“Art influences society by changing opinions, instilling values and translating experiences across space and time. Art is uniquely positioned to move people, inspire, inciting new questions and provoke curiosity,” Börjesson says.
Her suggestions for artists who wish to engage with brands is that they find one that aligns with their message and values in a way that is meaningful. “It can give you visibility and an incredible chance to exhibit your work at a greater scale than before. The collaboration in itself can also make a point and reach audiences that otherwise wouldn’t be exposed to your art, or art in general, at all,” she comments.
With a background in branding within the fashion industry Börjesson is not confined by the hierarchical structures of the traditional art world. She has a profound belief in the power of art, but is part of the avant-garde of strategists that see artists, not galleries or dealers, as agents of their own career paths. She sees juggling the roles of being both an artist and entrepreneur as the greatest challenges for these artists today. She helps take the pressure off artists to promote and sell their work.
Often Börjesson works with artists who chose to, or find themselves, circumventing the gallery system. Many use Instagram as their main sales channel. “Being able to engage directly with buyers means that they can engage with you too,” she reminds artists. “So you’ll need a plan for how you’re going to manage the requests and ideally channel the demand in a way that builds both you and your audience.” More and more buyers who care about profit are also focused on purpose. They look for art choices that support communities and good causes. There has definitely been a positive shift in the art industry and this trend does not seem to be slowing down.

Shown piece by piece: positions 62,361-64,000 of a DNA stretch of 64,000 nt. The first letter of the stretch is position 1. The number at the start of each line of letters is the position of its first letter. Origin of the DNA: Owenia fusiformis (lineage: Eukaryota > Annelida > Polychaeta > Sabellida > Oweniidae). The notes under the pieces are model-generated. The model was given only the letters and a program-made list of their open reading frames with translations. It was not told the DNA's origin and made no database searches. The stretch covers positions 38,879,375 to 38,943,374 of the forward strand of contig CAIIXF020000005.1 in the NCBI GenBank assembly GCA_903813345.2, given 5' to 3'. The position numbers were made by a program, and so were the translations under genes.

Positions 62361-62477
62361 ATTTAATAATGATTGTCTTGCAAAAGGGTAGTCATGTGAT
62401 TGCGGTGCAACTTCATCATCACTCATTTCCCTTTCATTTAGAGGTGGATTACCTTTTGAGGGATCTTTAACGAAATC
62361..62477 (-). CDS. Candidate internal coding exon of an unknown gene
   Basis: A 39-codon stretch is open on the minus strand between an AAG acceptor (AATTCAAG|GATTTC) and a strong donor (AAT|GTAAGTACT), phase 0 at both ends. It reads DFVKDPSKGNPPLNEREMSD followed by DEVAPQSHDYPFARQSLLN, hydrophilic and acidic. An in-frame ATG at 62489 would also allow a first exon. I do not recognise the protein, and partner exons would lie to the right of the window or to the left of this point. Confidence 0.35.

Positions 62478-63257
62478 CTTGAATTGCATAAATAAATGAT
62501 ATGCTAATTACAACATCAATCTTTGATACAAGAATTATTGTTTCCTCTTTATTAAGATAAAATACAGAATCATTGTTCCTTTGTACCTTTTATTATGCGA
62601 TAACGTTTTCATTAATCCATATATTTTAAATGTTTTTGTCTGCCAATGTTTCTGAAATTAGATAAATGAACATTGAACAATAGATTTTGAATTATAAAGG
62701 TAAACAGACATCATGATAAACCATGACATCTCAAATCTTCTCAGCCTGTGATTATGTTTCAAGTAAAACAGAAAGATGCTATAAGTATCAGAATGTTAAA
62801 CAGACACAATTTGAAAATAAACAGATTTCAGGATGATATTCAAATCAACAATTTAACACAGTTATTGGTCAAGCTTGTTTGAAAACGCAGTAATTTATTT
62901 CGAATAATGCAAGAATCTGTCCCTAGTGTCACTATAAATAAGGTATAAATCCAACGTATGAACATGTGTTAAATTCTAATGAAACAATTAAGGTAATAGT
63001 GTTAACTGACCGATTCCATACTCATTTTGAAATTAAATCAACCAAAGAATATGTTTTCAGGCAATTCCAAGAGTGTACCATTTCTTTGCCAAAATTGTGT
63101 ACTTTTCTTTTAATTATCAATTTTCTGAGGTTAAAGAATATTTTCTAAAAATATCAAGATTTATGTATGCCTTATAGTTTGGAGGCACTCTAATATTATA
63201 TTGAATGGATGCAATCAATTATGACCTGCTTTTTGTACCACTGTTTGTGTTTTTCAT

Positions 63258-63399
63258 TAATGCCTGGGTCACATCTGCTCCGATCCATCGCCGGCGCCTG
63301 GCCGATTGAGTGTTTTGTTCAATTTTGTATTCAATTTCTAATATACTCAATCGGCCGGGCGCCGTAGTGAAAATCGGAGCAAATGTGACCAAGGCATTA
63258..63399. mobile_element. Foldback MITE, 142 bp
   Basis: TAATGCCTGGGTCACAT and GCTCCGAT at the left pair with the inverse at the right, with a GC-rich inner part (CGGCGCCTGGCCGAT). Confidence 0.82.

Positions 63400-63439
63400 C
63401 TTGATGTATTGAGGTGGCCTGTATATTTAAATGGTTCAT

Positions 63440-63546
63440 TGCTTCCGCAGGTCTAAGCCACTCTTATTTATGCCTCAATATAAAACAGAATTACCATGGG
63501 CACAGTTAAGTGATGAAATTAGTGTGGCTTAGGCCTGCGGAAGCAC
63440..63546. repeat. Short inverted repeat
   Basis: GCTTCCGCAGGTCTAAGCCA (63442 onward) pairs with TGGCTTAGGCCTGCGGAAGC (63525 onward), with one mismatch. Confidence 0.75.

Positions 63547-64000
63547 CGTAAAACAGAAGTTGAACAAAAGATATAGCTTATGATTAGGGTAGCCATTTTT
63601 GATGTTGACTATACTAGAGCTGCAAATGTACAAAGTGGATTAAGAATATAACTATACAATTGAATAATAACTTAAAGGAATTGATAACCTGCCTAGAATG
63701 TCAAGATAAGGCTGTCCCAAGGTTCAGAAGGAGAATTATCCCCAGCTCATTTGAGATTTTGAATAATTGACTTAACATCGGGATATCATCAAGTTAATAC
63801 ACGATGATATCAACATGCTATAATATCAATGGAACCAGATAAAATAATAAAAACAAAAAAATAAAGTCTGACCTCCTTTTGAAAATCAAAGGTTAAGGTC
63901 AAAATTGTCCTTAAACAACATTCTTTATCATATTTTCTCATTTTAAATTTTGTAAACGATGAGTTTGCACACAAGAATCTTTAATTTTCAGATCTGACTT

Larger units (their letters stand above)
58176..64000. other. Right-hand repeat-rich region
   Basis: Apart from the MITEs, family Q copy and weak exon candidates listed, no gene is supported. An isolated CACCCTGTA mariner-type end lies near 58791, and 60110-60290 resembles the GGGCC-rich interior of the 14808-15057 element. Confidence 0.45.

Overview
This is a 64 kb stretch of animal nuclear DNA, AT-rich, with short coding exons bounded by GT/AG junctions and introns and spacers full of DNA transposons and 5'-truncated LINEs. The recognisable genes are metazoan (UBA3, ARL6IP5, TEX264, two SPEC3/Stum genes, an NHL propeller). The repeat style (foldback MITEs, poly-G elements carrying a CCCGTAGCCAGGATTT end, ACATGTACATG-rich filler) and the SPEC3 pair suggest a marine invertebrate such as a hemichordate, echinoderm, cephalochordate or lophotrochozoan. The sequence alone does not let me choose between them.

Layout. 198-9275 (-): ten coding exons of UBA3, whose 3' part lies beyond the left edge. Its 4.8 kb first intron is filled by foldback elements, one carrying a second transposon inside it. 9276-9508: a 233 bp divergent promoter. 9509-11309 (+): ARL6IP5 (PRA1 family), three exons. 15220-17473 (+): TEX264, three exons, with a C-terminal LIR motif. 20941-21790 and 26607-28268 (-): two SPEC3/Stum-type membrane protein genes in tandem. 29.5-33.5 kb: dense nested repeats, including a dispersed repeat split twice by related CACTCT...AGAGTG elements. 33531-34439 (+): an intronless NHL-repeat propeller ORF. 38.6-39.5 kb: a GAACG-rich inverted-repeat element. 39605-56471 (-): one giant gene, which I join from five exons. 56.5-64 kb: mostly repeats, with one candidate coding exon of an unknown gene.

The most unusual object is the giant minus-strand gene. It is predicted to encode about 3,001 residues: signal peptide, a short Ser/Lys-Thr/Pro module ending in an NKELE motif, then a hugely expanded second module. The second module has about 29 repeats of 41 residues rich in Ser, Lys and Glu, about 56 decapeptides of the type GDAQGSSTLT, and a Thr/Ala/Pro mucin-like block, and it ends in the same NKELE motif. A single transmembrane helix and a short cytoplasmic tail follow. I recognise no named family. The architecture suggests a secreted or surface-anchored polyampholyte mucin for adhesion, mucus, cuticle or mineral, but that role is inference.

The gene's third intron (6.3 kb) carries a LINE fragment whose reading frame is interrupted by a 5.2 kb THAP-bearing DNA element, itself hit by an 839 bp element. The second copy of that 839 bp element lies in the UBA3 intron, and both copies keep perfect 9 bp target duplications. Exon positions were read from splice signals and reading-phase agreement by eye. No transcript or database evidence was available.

Börjesson believes that technology and digital tools will contribute to create a more transparent, equal, fair, and diverse art world. “Art has always been purpose driven and lately we’ve seen a lot of work and artists that focus on equality and justice. I think climate and sustainability will be part of the next wave,” she says.
Although she finds that we are experiencing the beginning of how the digital aspects of our world will evolve how art is being created, presented and owned, she predicts that we will soon see a counter reaction; ”more focus will be put on physical experiences and connections between humans,” she says, but points out that they will be facilitated by digital tools, and brought to life in the real world. What impresses me about Börjesson is that she is acutely attuned to how the art world is innovating, but also where it is not. She is dedicated to helping artists leverage and navigate these shifts. “If you, as an artist, can optimize the digital tools at hand and combine it with a killer business strategy and community management, the sky is your limit.”
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Anna Mikaela Ekstrand is editor-in-chief and founder of Cultbytes. She mediates art through writing, curating, and lecturing. Her latest books are Assuming Asymmetries: Conversations on Curating Public Art Projects of the 1980s and 1990s and Curating Beyond the Mainstream. Send your inquiries, tips, and pitches to email@example.com.